Chuck E. Weiss, Musician Who, in Love, Inspired a Hit Song, Dies at 76
Chuck E. Weiss, blues musician, club owner, and Los Angeles character immortalized in Rickie Lee Jones’ hit song, “Chuck E.’s in Love,” died July 20 at Cedars Hospital -Sinai from Los Angeles. He was 76 years old.
His brother, Byron, said the cause was kidney failure.
Mr. Weiss was a voracious musicologist, an encyclopedia of obscure jazz and early R&B artists, a widely recognized drummer, songwriter and rascal who in the mid-1970s came to Los Angeles from his native Denver with his friend the singer-songwriter Tom. Waits.
At the Troubadour, the venerable West Hollywood folk club, where Mr. Weiss worked for a time as a dishwasher, they met another young singer-songwriter, a former runaway named Rickie Lee Jones. Mr. Waits and Ms. Jones became an object and the three became inseparable as they strolled through Hollywood, stealing lawn ornaments and pranking people at music industry parties (like shaking hands with dip on their palms).
“Sometimes it seems like we’re real romantic dreamers stuck in the wrong time zone,” Ms. Jones told Rolling Stone in 1979, describing Mr. Weiss and Mr. Waits as family at the time.
They lived at the Tropicana Motel, a seedy 1940s bohemian on Santa Monica Boulevard. “It was a regular DMZ,” Mr. Weiss told LA Weekly in 1981, “except everyone had a tan and look at pleasant.”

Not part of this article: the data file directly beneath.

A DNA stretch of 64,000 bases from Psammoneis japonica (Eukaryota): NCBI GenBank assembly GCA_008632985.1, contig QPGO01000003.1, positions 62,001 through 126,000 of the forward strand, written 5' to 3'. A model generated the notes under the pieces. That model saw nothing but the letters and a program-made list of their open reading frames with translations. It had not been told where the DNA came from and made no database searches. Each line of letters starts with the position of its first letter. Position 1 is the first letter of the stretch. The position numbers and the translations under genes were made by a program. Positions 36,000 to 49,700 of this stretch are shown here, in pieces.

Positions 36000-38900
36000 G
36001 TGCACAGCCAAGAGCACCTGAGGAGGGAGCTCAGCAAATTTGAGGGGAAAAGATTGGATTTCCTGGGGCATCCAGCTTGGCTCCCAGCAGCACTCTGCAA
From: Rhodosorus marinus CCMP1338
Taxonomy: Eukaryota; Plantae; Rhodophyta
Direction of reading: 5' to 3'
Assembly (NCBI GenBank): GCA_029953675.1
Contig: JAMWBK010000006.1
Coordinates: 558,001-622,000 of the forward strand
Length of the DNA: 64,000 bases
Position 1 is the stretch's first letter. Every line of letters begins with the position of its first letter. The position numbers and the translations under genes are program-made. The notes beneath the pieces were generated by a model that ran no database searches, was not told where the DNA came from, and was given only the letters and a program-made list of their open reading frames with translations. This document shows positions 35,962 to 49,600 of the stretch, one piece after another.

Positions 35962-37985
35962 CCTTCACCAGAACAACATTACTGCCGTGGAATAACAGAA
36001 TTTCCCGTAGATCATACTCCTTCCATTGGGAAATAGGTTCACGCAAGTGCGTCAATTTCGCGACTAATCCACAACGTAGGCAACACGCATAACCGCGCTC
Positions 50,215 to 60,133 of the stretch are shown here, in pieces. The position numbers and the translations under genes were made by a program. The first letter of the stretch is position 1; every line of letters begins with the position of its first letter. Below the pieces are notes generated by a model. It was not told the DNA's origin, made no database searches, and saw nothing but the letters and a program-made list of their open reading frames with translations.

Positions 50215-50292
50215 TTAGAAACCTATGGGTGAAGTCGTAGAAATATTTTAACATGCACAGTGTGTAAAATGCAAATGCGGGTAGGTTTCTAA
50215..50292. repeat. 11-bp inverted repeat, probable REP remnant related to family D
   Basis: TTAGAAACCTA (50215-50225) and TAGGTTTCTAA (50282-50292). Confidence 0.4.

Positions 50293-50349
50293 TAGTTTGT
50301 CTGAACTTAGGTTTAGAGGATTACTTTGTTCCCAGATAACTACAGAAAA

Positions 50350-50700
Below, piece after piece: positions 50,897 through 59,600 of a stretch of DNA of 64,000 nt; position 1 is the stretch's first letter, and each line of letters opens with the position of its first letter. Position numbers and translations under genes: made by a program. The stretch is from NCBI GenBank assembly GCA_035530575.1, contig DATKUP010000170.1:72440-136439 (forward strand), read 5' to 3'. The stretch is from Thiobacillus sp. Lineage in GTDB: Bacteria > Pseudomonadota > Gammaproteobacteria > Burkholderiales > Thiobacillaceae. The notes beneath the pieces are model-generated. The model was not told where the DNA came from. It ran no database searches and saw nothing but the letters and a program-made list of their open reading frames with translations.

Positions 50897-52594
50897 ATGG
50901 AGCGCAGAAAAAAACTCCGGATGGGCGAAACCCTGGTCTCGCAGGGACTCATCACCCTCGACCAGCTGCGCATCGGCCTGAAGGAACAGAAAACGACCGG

In the fall of 1977, on a trip back to Denver, Mr. Weiss called his buddies back to Los Angeles, and when Mr. Waits hung up, he announced to Ms. Jones, “Chuck E. is in love! “
Two years later, Mrs. Jones’ whimsical riff on that statement – “What’s her name? / Is she there? / Oh, god, I think he even combed his hair. »- had made her a star. (Although the song’s last line suggests otherwise, it wasn’t Mrs. Jones that Mr. Weiss had fallen in love with; it was one of his distant cousins.)
The song was a hit single, the opening track for Ms. Jones’ debut album, “Rickie Lee Jones,” and a 1980 Grammy nominee for Song of the Year. (“What a Fool Believes,” performed by the Doobie brothers, won the honor.)
In a July 21 Los Angeles Times essay, Ms Jones wrote that when she first met Mr Waits and Mr Weiss, she couldn’t tell them apart. “They were two of the most charismatic characters Hollywood has seen in decades, and without them I think the whole street of Santa Monica Boulevard would have collapsed.”
In a phone interview since then, she said of Mr. Weiss: “There was mischief in him, he was our trickster. He was an exciting guy, and a disaster for a while, as exciting people often are. “
Charles Edward Weiss was born in Denver on March 18, 1945. His father, Leo, worked in the rescue industry; his mother, Jeannette (Rollnick) Weiss, owned a hat store, Hollywood Millinery. Chuck graduated from East High School and attended Mesa Junior College, now Colorado Mesa, in Grand Junction.
Her brother is her only immediate survivor.